First picture of the whole Earth taken in 43 years
NASA has released the first picture of the Earth that it has taken in 43 years.
The picture, which has come from a camera on board the Deep Space Climate Observatory (DSCOVR), is the first picture of the whole Earth that has been seen since 1972. All of the pictures since then have been produced by stitching together different pictures into a full image of the globe.
The new picture is a composite, of three separate images, but each of those images showed the whole planet. The camera takes ten images through the colour spectrum - going all the way from ultraviolent to infrared - and to make the new picture Nasa combined the red, green and blue pictures.
The photo was taken on July 6, 2015, and mostly shows North and Central America. It was taken by Nasa's Earth Polychromatic Imaging Camera (EPIC), which is a four megapixel camera shooting through a telescope.
The blue tint that can be seen mostly around the edge of the planet comes from the way sunlight is scattered by air molecules. The EPIC team hopes to remove those effects from future images, Nasa said.
Those pictures will help Nasa, along with the National Oceanic and Atmospheric Administration (NOAA) and the US Air Force, to monitor solar winds in real time so that space weather forecasting can be improved.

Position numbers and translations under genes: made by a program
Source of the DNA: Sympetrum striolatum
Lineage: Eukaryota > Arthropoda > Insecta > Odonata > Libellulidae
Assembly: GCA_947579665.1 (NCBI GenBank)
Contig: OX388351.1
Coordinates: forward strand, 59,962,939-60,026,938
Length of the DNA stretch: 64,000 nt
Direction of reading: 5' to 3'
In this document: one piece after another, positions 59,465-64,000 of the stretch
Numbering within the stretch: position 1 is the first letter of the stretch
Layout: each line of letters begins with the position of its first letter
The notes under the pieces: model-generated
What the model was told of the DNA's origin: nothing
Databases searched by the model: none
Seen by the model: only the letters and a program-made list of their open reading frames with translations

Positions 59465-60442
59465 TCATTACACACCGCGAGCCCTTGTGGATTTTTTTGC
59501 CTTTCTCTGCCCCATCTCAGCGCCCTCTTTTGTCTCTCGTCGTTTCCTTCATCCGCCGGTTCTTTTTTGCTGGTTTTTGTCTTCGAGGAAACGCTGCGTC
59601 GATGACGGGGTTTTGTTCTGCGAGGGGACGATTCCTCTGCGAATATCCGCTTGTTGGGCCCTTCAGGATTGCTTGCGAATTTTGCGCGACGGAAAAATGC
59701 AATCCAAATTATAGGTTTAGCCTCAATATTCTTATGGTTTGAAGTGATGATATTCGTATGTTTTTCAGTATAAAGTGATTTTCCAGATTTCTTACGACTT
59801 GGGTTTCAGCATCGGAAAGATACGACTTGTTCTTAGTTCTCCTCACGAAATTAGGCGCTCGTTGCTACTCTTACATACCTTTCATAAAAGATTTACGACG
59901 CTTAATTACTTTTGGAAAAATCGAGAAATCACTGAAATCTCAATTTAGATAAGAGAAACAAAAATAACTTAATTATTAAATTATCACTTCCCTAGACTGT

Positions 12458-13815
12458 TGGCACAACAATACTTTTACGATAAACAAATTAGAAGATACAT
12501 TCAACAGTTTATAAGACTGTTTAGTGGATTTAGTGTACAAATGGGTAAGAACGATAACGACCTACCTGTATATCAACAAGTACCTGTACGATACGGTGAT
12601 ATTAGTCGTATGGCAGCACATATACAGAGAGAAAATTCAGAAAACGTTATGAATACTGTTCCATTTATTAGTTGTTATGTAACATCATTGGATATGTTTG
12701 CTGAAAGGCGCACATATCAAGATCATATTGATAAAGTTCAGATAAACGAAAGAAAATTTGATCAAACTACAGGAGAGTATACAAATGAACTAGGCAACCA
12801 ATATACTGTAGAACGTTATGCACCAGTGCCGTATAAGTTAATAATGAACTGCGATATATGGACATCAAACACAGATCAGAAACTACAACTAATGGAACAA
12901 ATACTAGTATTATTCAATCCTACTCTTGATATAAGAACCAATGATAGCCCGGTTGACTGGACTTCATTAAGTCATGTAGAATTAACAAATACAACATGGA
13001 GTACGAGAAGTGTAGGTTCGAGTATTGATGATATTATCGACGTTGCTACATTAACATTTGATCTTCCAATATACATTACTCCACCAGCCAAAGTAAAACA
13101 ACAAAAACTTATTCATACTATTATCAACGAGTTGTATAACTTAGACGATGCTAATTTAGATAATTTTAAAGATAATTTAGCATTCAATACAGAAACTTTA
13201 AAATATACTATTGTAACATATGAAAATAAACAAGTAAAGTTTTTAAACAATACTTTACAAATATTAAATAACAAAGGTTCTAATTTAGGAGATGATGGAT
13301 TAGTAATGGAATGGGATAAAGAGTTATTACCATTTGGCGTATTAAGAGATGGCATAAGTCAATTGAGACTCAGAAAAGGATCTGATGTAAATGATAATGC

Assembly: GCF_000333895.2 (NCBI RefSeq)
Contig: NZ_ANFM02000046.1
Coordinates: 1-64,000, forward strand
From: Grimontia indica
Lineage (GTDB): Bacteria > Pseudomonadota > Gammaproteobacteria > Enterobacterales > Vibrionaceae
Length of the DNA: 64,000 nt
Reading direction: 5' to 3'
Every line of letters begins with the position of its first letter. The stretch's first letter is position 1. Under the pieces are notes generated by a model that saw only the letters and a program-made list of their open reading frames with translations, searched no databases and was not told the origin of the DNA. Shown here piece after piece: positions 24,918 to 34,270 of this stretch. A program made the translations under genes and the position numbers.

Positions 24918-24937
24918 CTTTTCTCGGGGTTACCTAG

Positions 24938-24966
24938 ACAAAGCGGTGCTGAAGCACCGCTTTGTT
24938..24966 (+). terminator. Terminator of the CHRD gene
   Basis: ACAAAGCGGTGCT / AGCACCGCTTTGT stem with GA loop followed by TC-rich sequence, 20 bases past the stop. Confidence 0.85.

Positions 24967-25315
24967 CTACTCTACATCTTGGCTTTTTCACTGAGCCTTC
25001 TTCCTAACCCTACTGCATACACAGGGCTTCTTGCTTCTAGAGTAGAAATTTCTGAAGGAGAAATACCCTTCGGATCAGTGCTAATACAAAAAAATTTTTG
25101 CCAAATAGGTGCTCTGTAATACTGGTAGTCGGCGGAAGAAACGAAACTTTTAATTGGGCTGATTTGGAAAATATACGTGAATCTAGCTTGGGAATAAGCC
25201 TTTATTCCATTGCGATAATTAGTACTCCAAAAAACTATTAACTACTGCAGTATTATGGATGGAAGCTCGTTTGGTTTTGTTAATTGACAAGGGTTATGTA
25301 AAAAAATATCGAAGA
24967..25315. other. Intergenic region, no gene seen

The first picture was taken from Apollo 17 in 1972, when Nasa last sent humans to the moon. It remains the only picture only taken of the whole Earth by a human being - and, as the Atlantic reports, all three of the astronauts on the mission claim to have taken the photo.
Since then, most pictures of the Earth are just very close-up ones attached together, though other agencies like the Japanese have sent back some pictures. The famous picture that used to be on the iPhone's background for instance, was really a huge set of satellite images stitched together with some photoshopped clouds added on top, as Quartz notes.
The new cameras will soon start sending down data regularly, which will allow it to send a new picture of the Earth every day, which is set to start in September 2015. That will let Nasa study the Earth's daily changes, and the agency will make them available to the public on a special page, 12 to 36 hours after they are taken.